For a short trip just pack water and the tools to fix a flat. These rides usually only last an hour or so but can do a lot to help your peace of mind.

Bike Trip

Ice cream is always a great mid-ride snack no mater if its a long or short bike trip.

A Long Bike Trip

On a longer bike trip it takes a bit more planning, though it follows the same order as above. Pick your destination with several attractions or points of interest close to one-another. Then, add some bike friendly routes and the rest of the planned  bike trip will materialize. On longer trips, it is also important to make sure your bike Is working well. Lube the chain, adjust the brakes, check your fit, or drop it off at your local shop for service at least two weeks before you plan to depart.

For longer trips, I like to employ the use of guide books (Like our Minnesota Bike/Hike Guide) to find the best places to ride. Once you determine the location, reach out to local businesses like bike shops, hotels, business associations, or tourism boards to find out more details about the area. As I mentioned before, a bike guide is a great place to start planning, but also reach out to local tourism bureau’s. Bike paths and trails have become a popular attraction for most towns and visitors centers are more than happy to talk about their bike friendly amenities and usually have the most up to date information. Also consider using software programs like: Ride with GPS, Map My Ride and Strava for more route ideas.

Packing For A Longer Trip

Packing for a long trip is more involved than what a short trip normally requires. If you will be driving a long distance or flying to get to the ride you don’t want poor weather to keep you off your bike – so pack for the worst! As an example, I once did a 24-hour long mountain bike race in West Virginia in July and while the race started under sunny skies at 95 degrees, it was snowing on the top of the mountain, that night. Take a look at our comprehensive bike trip list for all the items you may be forgetting.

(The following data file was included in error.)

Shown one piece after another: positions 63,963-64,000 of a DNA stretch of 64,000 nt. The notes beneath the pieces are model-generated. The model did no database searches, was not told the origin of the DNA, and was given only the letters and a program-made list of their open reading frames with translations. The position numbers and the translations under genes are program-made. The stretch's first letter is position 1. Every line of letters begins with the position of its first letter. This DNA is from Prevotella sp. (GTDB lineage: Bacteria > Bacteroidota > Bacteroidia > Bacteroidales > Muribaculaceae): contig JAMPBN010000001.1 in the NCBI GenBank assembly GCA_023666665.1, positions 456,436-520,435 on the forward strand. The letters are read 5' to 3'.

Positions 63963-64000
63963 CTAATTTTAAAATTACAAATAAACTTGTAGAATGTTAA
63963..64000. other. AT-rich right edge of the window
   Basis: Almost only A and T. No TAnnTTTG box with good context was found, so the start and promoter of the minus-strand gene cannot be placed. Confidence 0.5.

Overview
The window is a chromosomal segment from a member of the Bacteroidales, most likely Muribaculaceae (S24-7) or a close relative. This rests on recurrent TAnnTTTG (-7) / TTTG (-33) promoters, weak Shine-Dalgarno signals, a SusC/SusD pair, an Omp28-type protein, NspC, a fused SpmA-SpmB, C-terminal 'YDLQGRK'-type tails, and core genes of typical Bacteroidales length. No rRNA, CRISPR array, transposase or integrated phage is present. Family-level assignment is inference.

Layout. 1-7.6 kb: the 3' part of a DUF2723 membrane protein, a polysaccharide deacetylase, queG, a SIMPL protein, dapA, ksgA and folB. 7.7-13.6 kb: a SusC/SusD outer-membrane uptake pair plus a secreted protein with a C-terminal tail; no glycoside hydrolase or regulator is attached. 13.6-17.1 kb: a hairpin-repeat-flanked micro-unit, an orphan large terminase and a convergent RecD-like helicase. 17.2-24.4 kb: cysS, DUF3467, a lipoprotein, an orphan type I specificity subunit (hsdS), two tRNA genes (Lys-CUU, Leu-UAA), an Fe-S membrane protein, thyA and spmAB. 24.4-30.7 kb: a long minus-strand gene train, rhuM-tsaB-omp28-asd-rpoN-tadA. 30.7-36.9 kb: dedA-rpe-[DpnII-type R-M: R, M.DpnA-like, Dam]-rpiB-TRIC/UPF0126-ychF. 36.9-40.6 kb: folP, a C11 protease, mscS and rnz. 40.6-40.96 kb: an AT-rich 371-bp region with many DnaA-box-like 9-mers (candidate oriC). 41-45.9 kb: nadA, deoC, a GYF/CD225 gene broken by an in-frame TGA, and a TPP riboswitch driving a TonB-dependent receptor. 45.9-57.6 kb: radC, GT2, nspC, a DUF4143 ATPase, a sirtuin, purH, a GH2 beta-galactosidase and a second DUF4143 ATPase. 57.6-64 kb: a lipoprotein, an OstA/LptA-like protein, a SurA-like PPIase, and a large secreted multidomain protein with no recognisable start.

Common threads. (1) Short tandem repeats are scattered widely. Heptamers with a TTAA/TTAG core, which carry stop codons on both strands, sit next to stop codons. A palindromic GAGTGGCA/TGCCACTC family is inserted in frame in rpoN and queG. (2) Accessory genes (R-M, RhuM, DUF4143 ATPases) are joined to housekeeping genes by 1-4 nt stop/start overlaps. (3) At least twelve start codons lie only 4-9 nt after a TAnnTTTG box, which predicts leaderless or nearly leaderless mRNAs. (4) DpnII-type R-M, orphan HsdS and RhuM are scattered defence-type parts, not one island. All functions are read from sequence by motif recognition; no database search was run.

Bike safety

A great bike trip is a safe bike trip. There is no more important part of bike safety than a helmet that fits. While crashes are uncommon, they do happen and a helmet is the best way to protect yourself from serious damage. Other than the helmet, practice riding safely with hand signals, situational awareness and limited distractions to keep you out of trouble. If you are on a family trip, it’s also important to talk to your kids about bike riding safety.

Bring The Bike Lock

If your ride involves time stopping, maybe at a restaurant or ice cream parlor, be sure to lock your bike securely. Follow these three rules when locking your bike. One, Lock it to something secure. If the bike rack or a sign post you plan to lock your bike to isn’t secure, you are making a would-be bike thief’s job easier. Two, Lock the frame and at least one wheel of your bike. Locking just a rear wheel or front wheel makes it easy for someone to walk away with the rest of your bike. Three, Lock your bike in a well trafficked area. Bike thieves will be less likely to try and take your bike with witnesses around.

Its All About The Fun

Most important part about making a bike trip fun is to remember, it I all about fun. We all have days that start late, roads that get closed, out of the blue rain falls, and generally stuff that happens. Remember that the bike trip is all about the ride, not necessarily the destination so enjoy your time in the saddle.

Bike Trip

Always keep it fun!

 

InterLock, a Hidden Bike Lock in Your Seatpost

Pete, Electric Bike Reports

Sometimes remembering to bring your bike lock is a pain and that is where the InterLock comes in. The Interlock is a very convenient lock because it is “hiding” in your seatpost and it is always on your bike.

Interlock-seatpost -2

You can see that the InterLock fits well behind the seatpost.

I am a fan of making the bike convenient and easy to use for everyday riding to work, errands, and cruising downtown. The more convenient it is to simply grab your bike and go, the better.

I look forward to the day when are bikes are “turn key” like a car.  They will be easy to ride (electric assist) and they will have all the convenient accessories to make riding your bike to work an easy choice.

The InterLock is one of those accessories that gets us closer to that fully equipped “turn key” bike.

The Interlock sells for $59.99 which is not bad considering that a seat post and a lock separately would be about that much total.

Here is a one minute [video] of how the InterLock works from the inventor and CEO of Interlock, Adrian Solgaard.

And here are some more pictures to give you further information:

Interlock-seatpost-lock -3

This is the InterLock removed from the bike. You can see that the cable of the lock fits in the seat tube of the frame of the bike. If you have a smaller frame, the cable may not fit all the way down. The seatpost comes in two sizes: 25.4 and 27.2 and you can get shims to fit your specific frame seat tube size.

 

Interlock-seatpost-locked-6